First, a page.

To say we have a lot of Legos is…an understatement. The kids love them, and Brian and I love them, and SOMEHOW we ended up with a lot of them! Such a mystery. Anyway, it got to the point where the kids couldn’t really play with them, because the whole surface of the Lego table (a train table that we use for Legos) was covered, and it was impossible to find anything in our super tidy storage system (giant storage tupperware filled with Legos.) Something had to be done. I looked on Pinterest, (because I never learn) but almost everything on there has Legos organized by COLOR and y’all. DON’T DO THAT. It may look nice, but if you want Legos to be usable to actually BUILD THINGS USING INSTRUCTIONS, you need to sort them by piece type. We made a half hearted attempt to do this once in the past, but we had no system for actually KEEPING them sorted, so they all ended up back in a giant mess of stuff. I was determined this summer to get them sorted for good. (Key point in my plan was the kids being gone for 3 weeks.)
So! I started by ordering one of these.
I knew it would take more than one, but I didn’t really have a good idea how many Legos it would hold, or if I’d want more small drawers or big ones, or what. I figured as I sorted I’d have a better idea what we needed. In the end, I bought 3 of that first cabinet, and one like this, with just the larger size drawers. I started by sorting out smallest pieces first, and I won’t lie, this is a giant pain. Tedious and time consuming, like sorting piece by piece through a 1000 piece puzzle to find the edges. I don’t actually mind doing this kind of stuff, but seriously, HOURS AND HOURS. I worked on this project pretty much daily for the 3 weeks my kids were visiting my parents. But I’m sure you don’t want a blow by blow of the sorting, so how about a look at the end product, eh? (Not my best pictures. Sorry about that.) These 4 cases are probably only about 1/2 of our Legos, volume-wise, but they keep all the teeny tiny pieces sorted and easy to find.
By the way, if it’s at all possible, I recommend keeping Legos in a room with a hard floor. Sweeping them up is far easier than picking them up one by one to keep them out of the vacuum. Also, you can see them on a wood floor, which lowers the chances that you’ll accidentally step on one and want to die.
The labeling system is Brian’s genius idea. I was wondering aloud how to name each individual piece and he said, “just glue one on the front.” BOOM. Brilliant. Especially since my kids have made up ridiculous names for various pieces that only they use. I just used a hot glue gun. Easy and, if it needs to be, reversible. (Hot glue is pretty easy to peel off plastic.)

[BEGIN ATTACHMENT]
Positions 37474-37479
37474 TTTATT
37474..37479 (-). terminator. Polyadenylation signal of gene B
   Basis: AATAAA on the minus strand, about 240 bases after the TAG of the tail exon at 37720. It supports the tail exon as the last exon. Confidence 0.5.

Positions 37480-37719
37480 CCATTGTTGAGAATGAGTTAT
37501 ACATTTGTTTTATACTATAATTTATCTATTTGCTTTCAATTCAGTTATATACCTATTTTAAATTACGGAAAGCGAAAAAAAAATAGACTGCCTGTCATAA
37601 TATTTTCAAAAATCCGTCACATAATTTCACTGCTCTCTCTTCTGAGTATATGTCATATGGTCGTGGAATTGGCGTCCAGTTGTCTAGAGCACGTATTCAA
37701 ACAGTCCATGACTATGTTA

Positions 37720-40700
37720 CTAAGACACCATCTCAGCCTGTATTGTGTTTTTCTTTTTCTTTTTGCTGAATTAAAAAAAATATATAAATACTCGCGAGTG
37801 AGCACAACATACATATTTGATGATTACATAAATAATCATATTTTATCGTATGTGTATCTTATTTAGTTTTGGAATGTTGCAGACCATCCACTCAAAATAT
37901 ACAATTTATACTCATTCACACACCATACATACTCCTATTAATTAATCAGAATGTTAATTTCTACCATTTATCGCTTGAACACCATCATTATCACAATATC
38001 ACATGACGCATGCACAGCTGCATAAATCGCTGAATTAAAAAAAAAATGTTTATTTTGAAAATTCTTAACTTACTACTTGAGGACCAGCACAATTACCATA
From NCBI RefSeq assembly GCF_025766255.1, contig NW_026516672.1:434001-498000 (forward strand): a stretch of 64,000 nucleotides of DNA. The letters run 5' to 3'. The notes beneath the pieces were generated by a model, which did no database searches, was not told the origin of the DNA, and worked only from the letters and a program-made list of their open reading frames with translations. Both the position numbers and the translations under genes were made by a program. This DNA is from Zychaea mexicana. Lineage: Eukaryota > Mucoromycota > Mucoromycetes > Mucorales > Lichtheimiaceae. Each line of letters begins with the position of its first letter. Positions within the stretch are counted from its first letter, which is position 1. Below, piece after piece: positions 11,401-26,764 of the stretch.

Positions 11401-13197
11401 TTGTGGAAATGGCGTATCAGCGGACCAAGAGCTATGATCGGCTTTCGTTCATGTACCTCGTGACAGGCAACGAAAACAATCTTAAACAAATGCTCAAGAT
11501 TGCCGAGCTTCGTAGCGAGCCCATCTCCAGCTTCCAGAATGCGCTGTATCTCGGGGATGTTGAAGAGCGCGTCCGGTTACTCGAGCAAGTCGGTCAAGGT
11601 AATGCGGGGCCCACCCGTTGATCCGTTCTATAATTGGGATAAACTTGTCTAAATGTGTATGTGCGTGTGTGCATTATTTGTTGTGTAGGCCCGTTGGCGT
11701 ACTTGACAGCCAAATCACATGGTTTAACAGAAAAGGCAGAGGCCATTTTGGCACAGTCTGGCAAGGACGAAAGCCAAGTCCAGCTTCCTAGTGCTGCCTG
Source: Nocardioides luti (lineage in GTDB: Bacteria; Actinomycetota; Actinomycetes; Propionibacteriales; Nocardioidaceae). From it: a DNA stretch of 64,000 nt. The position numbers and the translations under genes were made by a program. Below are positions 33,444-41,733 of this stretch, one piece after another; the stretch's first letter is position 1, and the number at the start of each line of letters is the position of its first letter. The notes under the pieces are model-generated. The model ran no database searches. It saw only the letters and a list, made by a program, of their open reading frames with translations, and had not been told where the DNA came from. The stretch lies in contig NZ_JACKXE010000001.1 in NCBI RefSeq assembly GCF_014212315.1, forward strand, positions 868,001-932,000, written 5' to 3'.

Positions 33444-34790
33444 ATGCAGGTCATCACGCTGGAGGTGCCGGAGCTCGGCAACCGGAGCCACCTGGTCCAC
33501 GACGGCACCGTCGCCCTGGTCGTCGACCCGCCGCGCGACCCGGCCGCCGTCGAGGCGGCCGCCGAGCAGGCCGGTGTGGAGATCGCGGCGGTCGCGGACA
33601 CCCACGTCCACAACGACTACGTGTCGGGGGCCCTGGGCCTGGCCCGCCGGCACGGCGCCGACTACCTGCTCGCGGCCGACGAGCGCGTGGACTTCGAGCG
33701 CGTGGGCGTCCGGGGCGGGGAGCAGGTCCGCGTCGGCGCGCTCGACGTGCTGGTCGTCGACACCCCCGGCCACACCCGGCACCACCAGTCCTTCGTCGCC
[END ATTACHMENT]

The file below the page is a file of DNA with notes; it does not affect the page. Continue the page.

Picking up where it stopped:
As you can see, some drawers have more than one piece glued on the front, because the drawer holds more than one type of Lego. Other drawers only have one piece glued on the front even if they have more than that inside (generally if it has the same piece type in varying sizes.) Some drawers aren’t labeled because either they have a whole mess of stuff (drawer with all the rubber-band/string pieces) or because there are only 2 or 3 of a particular piece and I didn’t want to waste one by gluing it on the front. Honestly I was sort of winging it here. I figured I could change things if it wasn’t working. (So far it’s working.)
This is just to give you an idea of the size of the small drawers.
For the bigger pieces I used some bins we already had, because sorting these into drawers would have taken like 2 more of those cabinets. Those bins each have multiple sizes of the same kind. No specialty pieces. Bigger legos are considerably easier to sort through and find what you need. It’s those dang tiny bits that are the trouble makers.
And last, a little spaceship that I built, using the instructions from a set from 1987! (Yes, I have some very old Legos. That spaceship has like 4 different pieces that Lego doesn’t even make anymore.)
We tested the organized system by building some sets. Kalena picked a set that we own, using the paper instruction booklet, Will picked a set from lego.brickinstructions.com, not one we own, but that we figured we had all the pieces for. I’d guess they took slightly longer than opening a new set and building just with those pieces in front of you, but only slightly! Things were easy to find, the kids didn’t get frustrated, and Will enjoyed being able to pick different colors than the instructions showed. (We did have to sub a couple pieces on his- he picked a star wars set with a couple speciality pieces we don’t have.)
Anyway, ORGANIZED LEGOS WOOOO!!